Python Exception Handling: Try, Except, and Finally

    Every programming language has its own way of dealing with errors and exceptions. It is called exception handling.

    In this tutorial, we will discuss Python exception handling. We will explain how to tackle if any exception occurs in a Python program. We will also learn all the ways to handle exceptions in Python, namely try, except, and finally.

    Python Exception Handling

    Allowance Handling

    Exceptions are the unexpected errors that occur in the program at the time of execution. Exception handling is a mechanism that detects the exceptions in the code and separates them from the rest of the code, so the program execution does not come to a halt. In Python, we can use try, except, and final statements to handle the exceptions.

    Catching Exception

    We use try and except keywords to catch an exception in Python and throw as an alternate way to deal with the exception. Inside the try statement block, we write a code that could run into an exception during the run time, and if an exception occurs, the exception statement block gets executed. What if no exception occurs in the try block?

    If there is no exception in the try block, then the except block won’t execute. try….except Syntax

    try:
    
        #try block
    
    except:
    
        #except block

    Code Example:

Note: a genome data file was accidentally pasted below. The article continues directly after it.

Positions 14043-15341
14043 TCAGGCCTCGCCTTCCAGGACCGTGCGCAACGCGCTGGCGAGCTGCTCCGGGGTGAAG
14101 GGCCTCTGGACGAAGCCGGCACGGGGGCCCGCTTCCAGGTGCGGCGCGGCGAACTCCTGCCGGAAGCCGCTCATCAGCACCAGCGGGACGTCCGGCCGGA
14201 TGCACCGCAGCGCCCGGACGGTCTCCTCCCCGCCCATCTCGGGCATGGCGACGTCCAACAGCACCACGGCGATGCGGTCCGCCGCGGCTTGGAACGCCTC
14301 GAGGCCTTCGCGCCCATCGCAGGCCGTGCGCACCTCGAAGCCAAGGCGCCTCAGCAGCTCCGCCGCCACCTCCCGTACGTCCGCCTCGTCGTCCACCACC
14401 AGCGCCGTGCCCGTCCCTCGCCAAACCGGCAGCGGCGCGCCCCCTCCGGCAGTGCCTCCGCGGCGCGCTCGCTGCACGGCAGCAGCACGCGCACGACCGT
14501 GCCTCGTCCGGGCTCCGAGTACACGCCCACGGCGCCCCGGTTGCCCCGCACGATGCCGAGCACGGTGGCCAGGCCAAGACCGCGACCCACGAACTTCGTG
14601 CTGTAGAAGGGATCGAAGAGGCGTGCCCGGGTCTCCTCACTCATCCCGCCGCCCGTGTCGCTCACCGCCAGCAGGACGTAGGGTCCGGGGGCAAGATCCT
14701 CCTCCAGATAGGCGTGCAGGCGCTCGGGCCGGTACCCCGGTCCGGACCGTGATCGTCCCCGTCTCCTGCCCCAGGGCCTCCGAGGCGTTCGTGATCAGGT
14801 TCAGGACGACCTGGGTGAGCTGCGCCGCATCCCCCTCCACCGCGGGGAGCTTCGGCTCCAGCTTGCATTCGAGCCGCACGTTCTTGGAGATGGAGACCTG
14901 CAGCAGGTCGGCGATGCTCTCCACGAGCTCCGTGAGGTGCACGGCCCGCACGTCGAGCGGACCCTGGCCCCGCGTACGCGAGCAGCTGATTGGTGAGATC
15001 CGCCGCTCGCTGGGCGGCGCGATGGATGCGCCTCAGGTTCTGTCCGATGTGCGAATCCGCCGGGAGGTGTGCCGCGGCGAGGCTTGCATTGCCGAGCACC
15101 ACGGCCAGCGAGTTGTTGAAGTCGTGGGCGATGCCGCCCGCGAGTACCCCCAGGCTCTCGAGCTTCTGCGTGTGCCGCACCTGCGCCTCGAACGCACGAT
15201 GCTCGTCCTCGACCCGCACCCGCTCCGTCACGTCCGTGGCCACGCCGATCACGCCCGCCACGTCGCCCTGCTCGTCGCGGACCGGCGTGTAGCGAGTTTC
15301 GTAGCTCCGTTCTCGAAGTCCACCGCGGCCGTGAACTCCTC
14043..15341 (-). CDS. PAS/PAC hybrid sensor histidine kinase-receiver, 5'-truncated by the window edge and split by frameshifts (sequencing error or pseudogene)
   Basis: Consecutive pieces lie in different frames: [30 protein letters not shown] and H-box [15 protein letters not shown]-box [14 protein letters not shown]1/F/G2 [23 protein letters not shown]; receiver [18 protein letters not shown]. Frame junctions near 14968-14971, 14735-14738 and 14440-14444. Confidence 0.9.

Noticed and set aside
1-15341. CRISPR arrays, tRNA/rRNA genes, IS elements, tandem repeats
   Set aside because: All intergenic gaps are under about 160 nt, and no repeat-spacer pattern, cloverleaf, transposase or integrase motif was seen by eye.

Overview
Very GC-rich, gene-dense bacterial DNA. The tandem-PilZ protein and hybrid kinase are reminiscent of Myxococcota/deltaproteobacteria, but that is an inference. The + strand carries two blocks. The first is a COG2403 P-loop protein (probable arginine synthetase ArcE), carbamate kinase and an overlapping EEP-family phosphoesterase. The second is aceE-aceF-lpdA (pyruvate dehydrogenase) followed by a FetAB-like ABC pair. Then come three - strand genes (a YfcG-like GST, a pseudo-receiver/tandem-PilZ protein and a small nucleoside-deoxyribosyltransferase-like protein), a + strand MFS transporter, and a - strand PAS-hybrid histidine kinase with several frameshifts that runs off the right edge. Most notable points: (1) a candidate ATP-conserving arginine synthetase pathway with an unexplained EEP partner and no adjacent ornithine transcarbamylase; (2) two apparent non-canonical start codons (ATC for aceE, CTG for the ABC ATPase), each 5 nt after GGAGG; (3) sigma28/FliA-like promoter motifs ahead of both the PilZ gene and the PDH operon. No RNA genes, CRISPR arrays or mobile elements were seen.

for i in [2,1,0,3]:
        try:
            print(2/i)
        except:
            print("There is an exception in the try block because we are dividing 2 with",i )

    #Output

    1.0
    
    2.0
    
    There is an exception in the try block because we are dividing 2 with 0
    
    0.6666666666666666
    

    Behind the Code

    Here, in the above example, when i iterates through the list [2,1,0,3] and when its value becomes 0, it divides 2. Thus, this raises a ZeroDivisionError, and so the except block gets executed.

    Catch a Specific Error

    We can pass some specific kind of error along the except statement so that it only gets executed when the try block throws that same error. We use tuple and set errors as its elements when we want to specify more than one error with the except method.

    Code Example:

    try:
        print(int("techgeekbzz"))
    
    except ZeroDivisionError:
        print("the try statement has zero divison error")
    
    except ValueError:
        print("The try block has value error")

    #Output

    The try block has value error

    Raise an Error

    In Python, we have the raise keyword that is used to create an error. We can also pass a message along with the error so the user can understand why specifically this error is raised. Syntax

    raise Error_name(“message”)

    Example:

    raise ValueError ("There is a Value Error in the program")

    #Output:

    ValueError: There is a Value Error in the program

    try……..finally

    With the try and except statements, we can also add a finally statement. The code inside the finally block will execute in every case, no matter whether the try or except statements execute or not. finally Syntax:

    try:
        # try block
    except:
        # except block
    finally:
        # finally block 

    Code Example:

    try:
        print(3/0)
    
    except:
        print("there is an error in the try block")
    
    finally:
        print("it will always execute")

    #Output

    there is an error in the try block
    
    it will always execute.